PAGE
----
Few Western media are reporting the uncomfortable details on the far-right in Ukraine because that gets in the way of the "blame Russia" editorial narrative. One of the few outlets to buck that trend was the UK Telegraph back in August. Its reporter Tom Parfitt wrote a feature article on the 'Azov' Battalion. He explained, "Kiev’s use of volunteer paramilitaries to stamp out the Russian-backed Donetsk and Luhansk “people’s republics,” proclaimed in eastern Ukraine in March, should send a shiver down Europe’s spine. Recently formed battalions such as Donbas, Dnipro and Azov, with several thousand men under their command, are officially under the control of the interior ministry but their financing is murky, their training inadequate and their ideology often alarming."

Parfitt asked one of the "Azov" volunteers about his political views. The paramilitary replied, "After the First World War, Germany was a total mess and Hitler rebuilt it: he built houses and roads, put in telephone lines, and created jobs. I respect that.”

Homosexuality is a mental illness and the scale of the Holocaust "is a big question," the volunteer added.

Parfitt went on, "Ukraine’s government is unrepentant about using the neo-Nazis. 'The most important thing is their spirit and their desire to make Ukraine free and independent,' said Anton Gerashchenko, an adviser to Arsen Avakov, the interior minister. 'A person who takes a weapon in his hands and goes to defend his motherland is a hero. And his political views are his own affair.'"

'Medical aid' for fascist battalions

One month ago, another Star writer, Tanya Talaga, published an article promoting another far-right cause — the "Patriot Defense" medical aid project for the battalions. That publishing effort was exposed by this writer in an article published on December 29.  I decided to expose the matter after an email complaint that I sent to the writer and to the Star editors was ignored.

Indeed, I have sent a string of emails beginning last spring to Star editors complaining about their biased coverage of Ukraine. In August, I complained when the Star chose not to report that Ukraine Independence Day festivities in Toronto on August 23 featured a fundraising booth of the Ukrainian fascist party Right Sector. The group was raising funds for the purchase of military equipment.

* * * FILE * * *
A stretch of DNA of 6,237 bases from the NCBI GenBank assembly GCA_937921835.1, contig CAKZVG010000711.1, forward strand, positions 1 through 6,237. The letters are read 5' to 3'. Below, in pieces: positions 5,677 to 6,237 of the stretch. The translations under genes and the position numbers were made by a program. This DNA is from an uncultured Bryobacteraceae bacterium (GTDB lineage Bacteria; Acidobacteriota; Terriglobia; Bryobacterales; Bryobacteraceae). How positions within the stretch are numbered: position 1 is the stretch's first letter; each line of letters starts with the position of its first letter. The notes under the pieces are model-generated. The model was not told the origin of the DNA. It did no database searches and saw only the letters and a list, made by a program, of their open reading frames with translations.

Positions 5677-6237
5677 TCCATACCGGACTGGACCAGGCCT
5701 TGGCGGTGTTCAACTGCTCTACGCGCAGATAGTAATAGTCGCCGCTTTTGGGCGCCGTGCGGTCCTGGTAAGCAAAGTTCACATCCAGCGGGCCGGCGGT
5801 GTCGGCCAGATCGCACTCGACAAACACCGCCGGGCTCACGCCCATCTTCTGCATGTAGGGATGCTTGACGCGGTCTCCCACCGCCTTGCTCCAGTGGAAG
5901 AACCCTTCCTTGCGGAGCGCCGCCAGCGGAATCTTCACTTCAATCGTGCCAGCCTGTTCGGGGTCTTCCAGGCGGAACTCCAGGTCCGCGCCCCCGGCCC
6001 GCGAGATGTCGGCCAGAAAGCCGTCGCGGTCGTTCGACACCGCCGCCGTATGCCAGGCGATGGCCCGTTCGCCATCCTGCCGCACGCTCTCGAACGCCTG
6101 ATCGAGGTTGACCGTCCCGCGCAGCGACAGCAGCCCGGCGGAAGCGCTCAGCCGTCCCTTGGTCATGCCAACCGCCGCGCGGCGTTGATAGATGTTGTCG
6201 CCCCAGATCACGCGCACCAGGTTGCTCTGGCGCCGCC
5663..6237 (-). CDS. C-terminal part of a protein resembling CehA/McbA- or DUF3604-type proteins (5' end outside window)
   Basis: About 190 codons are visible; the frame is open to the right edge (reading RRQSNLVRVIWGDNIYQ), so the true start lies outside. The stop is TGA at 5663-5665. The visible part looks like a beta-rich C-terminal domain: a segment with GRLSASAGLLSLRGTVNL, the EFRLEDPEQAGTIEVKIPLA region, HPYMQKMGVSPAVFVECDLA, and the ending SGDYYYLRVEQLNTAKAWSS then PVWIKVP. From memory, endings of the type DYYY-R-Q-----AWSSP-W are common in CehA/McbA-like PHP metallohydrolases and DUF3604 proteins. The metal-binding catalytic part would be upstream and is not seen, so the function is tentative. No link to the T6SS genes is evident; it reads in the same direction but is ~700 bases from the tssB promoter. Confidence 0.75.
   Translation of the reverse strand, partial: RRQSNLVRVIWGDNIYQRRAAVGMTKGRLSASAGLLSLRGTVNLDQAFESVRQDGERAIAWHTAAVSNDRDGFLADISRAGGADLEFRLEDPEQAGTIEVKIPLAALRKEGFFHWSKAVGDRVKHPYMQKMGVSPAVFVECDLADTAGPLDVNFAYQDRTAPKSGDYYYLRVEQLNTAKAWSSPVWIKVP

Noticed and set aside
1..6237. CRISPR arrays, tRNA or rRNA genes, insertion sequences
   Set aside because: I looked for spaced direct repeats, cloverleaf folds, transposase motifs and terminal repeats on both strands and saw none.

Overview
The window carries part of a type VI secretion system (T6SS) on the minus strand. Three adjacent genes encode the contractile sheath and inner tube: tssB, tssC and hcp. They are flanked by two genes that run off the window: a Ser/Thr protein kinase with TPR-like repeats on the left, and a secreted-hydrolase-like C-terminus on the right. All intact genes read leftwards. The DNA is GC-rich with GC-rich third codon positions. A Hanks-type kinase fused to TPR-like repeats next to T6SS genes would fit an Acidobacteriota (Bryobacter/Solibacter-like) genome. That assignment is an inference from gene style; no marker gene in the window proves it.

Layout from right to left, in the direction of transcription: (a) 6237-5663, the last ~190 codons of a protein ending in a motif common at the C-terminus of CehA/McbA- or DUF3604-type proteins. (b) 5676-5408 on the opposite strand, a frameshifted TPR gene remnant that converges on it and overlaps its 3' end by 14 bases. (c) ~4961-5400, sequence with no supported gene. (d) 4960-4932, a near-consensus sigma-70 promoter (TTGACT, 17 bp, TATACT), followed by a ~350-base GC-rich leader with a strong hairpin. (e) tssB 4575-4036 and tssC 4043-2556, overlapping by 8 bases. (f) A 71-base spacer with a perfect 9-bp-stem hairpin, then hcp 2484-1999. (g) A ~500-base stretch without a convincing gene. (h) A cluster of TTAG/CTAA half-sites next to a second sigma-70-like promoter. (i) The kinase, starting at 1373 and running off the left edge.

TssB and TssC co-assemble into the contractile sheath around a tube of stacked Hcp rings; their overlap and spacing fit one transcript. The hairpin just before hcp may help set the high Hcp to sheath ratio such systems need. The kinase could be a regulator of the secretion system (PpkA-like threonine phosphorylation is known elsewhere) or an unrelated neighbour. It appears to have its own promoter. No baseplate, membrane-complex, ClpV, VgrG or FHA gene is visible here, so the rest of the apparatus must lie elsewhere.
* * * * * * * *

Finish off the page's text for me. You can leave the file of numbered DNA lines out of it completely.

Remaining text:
The festivity was organized by the Ukrainian Canadian Congress (UCC) and was attended by prominent Canadian politicians, including federal Minister of Immigration and Citizenship Chris Alexander and Ontario Premier Kathleen Wynn. Alexander rebuffed questions by reporters at Radio Canada (CBC French) after they noticed the high-profile presence of the Right Sector. They asked the minister if he was comfortable attending an event in which they would have such a prominent role. Premier Wynn delivered a rip-roaring, pro-war speech to the small crowd attending the day's event.

The following month, The Star and its sister Toronto newspaper, the Globe and Mail, reported on a gala fundraiser for the war effort in Ukraine organized by the Ukrainian Canadian Congress. That event was held on September 11. (Get it? An event supporting the "Anti-Terrorist Operation" in eastern Ukraine on the anniversary of the September 11, 2001 terrorist attack in New York City?) It featured Prime Minister Stephen Harper, professional hockey legend Wayne Gretzky and many prominent politicians in Ontario.

The Right Sector was again featured prominently by the UCC at an event in Toronto on November 29, to commemorate a one-year anniversary of the EuroMaidan movement. Right Sector operative Valeriy Chobotar was brought all the way from Ukraine as the featured speaker. NDP Member of Parliament Peggy Nash shared the platform with him and praised the war being waged by the Kyiv government and the battalions.